"Strong employment growth and a falling unemployment rate may be buoying confidence, despite weak growth in wages suppressing household income," the bank said.
"Wealth creation effects from the housing boom in Sydney and Melbourne are also likely to have contributed but may provide less impetus to consumer spending in the new year as house prices stabilise."
Indeed, Australians are already less chilled when it comes to financing their retirement and meeting the monthly costs of health, transport and utilities such as electricity, gas and internet connections.
The sub-indices covering these areas are above last year's levels and are largely unchanged or only slightly down on last quarter.
"It is still of some concern that almost one in three consumers rate their anxiety levels from cost of living pressures as high," said NAB's chief economist Alan Oster.
Despite this, spending on non-essentials, while broadly unchanged since the previous quarter, was much stronger than a year ago, said Mr Oster.
This is particularly true in NSW and Victoria, which have the hottest housing markets and are where most of the new jobs are being created.
However, there were still some cuts in spending on essentials such as transport, utilities in health, with paying down debt a household priority, particularly in NSW, the ACT and Western Australia, NAB said.
The removal of Tony Abbott as prime minister in September also appears to have fed into the survey results, with anxiety about government policy at its lowest level in about two years.
However, the issue still rates as the second most important after cost of living and above the ability to fund retirement.
"By state, nearly all types of spending were weighing more heavily on the household financial positions of consumers living in Western Australia and Tasmania."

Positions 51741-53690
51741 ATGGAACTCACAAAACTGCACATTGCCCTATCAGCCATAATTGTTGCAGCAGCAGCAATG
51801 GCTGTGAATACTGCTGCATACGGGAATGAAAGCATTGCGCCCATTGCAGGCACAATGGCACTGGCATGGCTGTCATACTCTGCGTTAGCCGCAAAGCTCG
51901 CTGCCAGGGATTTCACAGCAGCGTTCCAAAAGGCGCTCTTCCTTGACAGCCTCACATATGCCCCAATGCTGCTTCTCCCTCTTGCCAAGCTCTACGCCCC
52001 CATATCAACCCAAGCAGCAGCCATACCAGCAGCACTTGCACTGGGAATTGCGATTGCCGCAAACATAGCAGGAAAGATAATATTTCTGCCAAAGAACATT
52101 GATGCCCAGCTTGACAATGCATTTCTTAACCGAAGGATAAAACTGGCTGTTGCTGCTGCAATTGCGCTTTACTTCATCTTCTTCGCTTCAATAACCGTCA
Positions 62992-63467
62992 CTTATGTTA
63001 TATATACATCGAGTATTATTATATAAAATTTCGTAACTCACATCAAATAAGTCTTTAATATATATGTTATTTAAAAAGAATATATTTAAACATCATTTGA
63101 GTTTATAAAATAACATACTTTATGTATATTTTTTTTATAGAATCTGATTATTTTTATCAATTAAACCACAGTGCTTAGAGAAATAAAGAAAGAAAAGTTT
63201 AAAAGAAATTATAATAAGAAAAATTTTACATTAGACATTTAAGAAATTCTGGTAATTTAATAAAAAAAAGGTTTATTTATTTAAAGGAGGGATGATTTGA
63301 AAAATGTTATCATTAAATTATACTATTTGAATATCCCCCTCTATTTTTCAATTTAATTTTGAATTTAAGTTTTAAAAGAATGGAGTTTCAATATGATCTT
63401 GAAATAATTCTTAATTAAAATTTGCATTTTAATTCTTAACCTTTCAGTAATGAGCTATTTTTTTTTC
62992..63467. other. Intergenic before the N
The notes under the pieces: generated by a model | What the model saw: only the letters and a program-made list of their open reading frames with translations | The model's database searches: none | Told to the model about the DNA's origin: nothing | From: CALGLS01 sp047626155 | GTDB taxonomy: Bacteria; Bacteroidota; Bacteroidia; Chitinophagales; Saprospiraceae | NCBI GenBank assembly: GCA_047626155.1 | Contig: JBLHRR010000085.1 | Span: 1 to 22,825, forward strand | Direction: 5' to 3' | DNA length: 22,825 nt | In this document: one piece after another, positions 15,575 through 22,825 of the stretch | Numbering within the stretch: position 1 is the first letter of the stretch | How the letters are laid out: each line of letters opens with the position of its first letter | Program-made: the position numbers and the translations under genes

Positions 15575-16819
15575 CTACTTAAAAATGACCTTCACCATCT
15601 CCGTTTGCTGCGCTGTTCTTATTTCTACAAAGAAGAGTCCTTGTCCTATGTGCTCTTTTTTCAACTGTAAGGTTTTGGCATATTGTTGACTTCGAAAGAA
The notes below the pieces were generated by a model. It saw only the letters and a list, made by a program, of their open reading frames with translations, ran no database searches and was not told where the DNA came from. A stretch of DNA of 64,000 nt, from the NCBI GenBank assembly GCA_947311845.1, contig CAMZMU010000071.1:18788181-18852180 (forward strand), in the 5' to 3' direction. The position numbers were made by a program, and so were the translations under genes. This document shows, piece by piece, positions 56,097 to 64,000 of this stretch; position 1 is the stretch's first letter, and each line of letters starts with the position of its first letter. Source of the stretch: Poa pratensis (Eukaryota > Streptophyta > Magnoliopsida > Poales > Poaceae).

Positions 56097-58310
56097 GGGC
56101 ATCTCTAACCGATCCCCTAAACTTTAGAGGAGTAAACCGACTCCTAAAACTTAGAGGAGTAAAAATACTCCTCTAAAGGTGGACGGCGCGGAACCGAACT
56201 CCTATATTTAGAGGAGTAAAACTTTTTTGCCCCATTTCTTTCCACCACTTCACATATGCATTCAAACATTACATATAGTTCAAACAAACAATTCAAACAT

Tasmania aside, the bank concluded that overall consumer anxiety levels had slipped below the long-term average in all states and many demographic groups.
The main exceptions to this were low-income earners, women over 50, widows and divorcees, some professionals and those whose highest educational attainment was a diploma.
University student sues Yarra Trams after ticket inspectors pinned him down
Goons in uniform are all too frequent
A university student is suing Yarra Trams, alleging that he was forcibly pinned down by multiple ticket inspectors, including one who pressed their knee on to his throat to detain him.
Cheng Liu, also known as Michael, was allegedly thrown to the ground by the ticket inspectors at a Swanston Street tram stop on October 30, 2013.
He alleges that when the inspector placed his knee across his throat, he refused to remove it. The incident was filmed by another commuter on their mobile phone, in which Mr Liu can be heard shouting that he cannot breathe. A ticket inspector asks him to stop moving.
In documents lodged in the Supreme Court on Monday, Mr Liu is suing Yarra Trams for using "physical force that was grossly excessive, as well as assault and battery".
The 23-year-old is also arguing that the inspectors ignored his pleas for mercy and that Yarra Trams has failed to implement, or adequately implement relevant recommendations made by the Victorian Ombudsman in relation to issuing public transport infringement notices.
Maurice Blackburn's Dimi Ioannou said Mr Lui now suffered from post-traumatic stress disorder as a result of the incident.
She said the case had broader implication for other public transport users, who "needed to be protected from such violence at the hands of ticket inspectors".
"Inspectors must know the difference between restraint and excessive force and appreciate that they don't have the same powers as Victoria Police," she said.
The writ was filed against Yarra Trams by Maurice Blackburn in the Supreme Court on Monday.